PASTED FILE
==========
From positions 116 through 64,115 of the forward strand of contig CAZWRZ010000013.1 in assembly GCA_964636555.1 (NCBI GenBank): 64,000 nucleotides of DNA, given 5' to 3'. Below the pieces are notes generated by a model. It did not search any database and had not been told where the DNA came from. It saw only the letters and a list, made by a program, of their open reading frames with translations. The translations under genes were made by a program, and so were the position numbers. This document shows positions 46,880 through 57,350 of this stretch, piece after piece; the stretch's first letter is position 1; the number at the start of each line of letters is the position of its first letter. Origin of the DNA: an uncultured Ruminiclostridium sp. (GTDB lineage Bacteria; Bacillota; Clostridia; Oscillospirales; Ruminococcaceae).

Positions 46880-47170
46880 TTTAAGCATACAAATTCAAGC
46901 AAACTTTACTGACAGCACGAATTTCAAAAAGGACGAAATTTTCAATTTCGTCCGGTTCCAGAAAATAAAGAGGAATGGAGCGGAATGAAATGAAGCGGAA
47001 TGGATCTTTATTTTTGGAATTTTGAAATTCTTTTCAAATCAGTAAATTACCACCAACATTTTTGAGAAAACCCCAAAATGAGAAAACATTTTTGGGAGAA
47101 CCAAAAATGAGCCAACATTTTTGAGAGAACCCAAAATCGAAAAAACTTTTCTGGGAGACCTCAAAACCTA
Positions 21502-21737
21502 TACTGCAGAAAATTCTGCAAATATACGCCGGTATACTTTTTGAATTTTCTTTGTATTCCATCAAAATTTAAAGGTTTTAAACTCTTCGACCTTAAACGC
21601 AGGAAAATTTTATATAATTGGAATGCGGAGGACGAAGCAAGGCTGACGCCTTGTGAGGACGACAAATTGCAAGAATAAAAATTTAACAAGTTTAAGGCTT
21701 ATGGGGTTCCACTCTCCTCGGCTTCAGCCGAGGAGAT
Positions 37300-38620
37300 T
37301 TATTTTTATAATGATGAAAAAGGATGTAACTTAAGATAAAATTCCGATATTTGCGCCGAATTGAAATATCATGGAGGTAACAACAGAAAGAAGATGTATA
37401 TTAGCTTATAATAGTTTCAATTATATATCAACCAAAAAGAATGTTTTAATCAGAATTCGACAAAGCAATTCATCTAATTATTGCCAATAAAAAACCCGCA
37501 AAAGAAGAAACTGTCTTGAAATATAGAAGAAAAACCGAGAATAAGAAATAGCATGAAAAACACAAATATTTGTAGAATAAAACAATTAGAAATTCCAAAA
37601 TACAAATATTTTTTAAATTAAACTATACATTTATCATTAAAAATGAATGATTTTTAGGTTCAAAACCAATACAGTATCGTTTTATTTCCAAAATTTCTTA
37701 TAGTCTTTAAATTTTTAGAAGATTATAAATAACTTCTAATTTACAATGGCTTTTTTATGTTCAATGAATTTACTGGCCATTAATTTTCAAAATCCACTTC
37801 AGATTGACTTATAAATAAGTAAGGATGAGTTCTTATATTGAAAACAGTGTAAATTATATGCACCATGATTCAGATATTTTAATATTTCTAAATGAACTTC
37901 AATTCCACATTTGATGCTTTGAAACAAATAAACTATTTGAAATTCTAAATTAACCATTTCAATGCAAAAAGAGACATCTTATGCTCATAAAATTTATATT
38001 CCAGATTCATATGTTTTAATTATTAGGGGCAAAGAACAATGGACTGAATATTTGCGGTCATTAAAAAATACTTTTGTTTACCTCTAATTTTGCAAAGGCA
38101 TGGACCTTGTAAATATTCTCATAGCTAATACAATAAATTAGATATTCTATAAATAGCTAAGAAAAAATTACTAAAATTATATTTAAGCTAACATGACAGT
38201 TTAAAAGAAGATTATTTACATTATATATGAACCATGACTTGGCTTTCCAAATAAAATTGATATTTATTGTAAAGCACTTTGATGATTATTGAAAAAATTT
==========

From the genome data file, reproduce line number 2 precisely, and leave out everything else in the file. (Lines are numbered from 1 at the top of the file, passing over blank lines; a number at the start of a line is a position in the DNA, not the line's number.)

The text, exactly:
Positions 46880-47170